Harvest Moon

The moon is waxing to full next week, the harvest moon, rising gold to mark the fruit of a year’s labors, a tired garden. The harvest moon follows the autumnal equinox, at least in the northern hemisphere, when the length of darkness outstrips the light, when the crops are stored in cellar and silo, and the gourds and pumpkins are the last shine in the field.

Last night was a celebration and reunion, so I walked the yard gathering a platter to share: Grape leaves and grapes, new winter kale, fingerlings, sweet savory, nasturtium. These framed the Spanish meats, a French cheese, and fresh mozzarella from our local dairy. Nasturtiums are sassy. They taste of pepper.

garden_antipasta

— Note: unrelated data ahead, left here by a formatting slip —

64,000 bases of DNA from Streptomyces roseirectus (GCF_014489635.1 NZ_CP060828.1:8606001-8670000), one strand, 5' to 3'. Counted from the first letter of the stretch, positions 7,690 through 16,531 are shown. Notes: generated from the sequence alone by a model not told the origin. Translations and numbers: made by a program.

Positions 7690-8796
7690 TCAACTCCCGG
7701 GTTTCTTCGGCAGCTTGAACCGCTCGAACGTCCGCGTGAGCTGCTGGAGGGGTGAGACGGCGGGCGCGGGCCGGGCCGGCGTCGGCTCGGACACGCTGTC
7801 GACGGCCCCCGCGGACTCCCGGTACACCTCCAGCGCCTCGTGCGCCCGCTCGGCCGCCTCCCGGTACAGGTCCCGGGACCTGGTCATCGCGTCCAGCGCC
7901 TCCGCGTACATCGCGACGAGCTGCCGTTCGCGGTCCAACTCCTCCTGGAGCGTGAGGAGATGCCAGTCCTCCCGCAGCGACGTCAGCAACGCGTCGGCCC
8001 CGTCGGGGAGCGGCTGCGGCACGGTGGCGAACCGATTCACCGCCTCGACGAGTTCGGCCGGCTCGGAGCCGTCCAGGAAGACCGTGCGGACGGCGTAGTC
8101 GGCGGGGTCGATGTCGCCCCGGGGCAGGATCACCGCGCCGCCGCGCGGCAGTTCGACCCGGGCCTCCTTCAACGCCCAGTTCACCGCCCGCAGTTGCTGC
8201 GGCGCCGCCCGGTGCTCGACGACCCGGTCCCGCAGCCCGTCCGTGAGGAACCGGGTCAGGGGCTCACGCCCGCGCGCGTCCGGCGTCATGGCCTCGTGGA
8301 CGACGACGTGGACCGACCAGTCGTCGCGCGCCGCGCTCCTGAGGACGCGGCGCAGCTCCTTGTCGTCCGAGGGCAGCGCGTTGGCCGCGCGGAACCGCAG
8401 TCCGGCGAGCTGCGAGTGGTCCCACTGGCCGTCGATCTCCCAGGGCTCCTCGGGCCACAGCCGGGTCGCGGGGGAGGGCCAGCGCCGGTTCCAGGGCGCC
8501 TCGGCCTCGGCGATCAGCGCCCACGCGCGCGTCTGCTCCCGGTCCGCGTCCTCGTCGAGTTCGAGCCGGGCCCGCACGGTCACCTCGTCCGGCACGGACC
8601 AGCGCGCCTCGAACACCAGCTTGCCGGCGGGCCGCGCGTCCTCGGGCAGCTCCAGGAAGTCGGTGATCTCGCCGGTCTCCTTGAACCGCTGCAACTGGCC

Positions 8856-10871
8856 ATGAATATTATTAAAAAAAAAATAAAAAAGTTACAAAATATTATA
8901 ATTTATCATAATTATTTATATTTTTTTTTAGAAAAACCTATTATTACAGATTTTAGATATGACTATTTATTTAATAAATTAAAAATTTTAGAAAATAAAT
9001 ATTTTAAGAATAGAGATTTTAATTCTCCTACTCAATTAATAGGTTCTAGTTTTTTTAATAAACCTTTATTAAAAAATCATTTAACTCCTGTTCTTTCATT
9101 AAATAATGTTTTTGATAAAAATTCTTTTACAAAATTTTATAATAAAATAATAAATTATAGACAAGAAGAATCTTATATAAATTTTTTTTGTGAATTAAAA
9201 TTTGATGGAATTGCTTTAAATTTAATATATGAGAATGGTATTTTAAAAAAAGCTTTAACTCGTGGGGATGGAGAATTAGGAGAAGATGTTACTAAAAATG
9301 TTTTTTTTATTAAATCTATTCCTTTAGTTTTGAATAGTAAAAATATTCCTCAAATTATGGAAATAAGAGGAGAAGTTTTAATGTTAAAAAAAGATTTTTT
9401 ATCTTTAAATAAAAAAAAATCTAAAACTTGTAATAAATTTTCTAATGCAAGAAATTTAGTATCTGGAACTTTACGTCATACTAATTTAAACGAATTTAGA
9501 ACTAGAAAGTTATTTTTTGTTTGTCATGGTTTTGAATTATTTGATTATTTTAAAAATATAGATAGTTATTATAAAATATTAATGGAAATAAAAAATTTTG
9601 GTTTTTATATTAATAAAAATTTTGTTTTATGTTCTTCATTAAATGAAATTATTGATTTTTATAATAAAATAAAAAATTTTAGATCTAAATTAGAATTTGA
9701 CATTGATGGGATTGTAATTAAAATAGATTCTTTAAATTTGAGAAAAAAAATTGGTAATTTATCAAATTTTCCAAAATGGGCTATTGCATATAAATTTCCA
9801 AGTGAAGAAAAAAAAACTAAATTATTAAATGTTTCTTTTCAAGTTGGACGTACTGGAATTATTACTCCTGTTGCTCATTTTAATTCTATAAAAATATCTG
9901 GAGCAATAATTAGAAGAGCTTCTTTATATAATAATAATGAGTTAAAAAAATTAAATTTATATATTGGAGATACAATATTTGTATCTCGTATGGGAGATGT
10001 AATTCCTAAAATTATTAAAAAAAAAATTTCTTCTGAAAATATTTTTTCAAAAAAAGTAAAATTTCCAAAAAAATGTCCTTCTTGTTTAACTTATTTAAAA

A new season is upon the threshold, still around the corner,  but casting a long shadow, breathing a dew soon to harden to frost.

k

Author: Kim K. McCrea

Kim K. McCrea worked as a Systems Analyst in IT for over 25 years before returning to literature and letters. Kim recently won the Silver Creek Writers Residency/Treefort Wild West Prize for Creative Nonfiction and is a finalist in Proximity Magazine's 2017 Essay Prize competition. Kim attended the Robert D. Clark Honors College and received her BA in English from the University of Oregon. She lives in Eugene, Oregon, where she wrangles her Labrador and scouts for Great Blue Herons.

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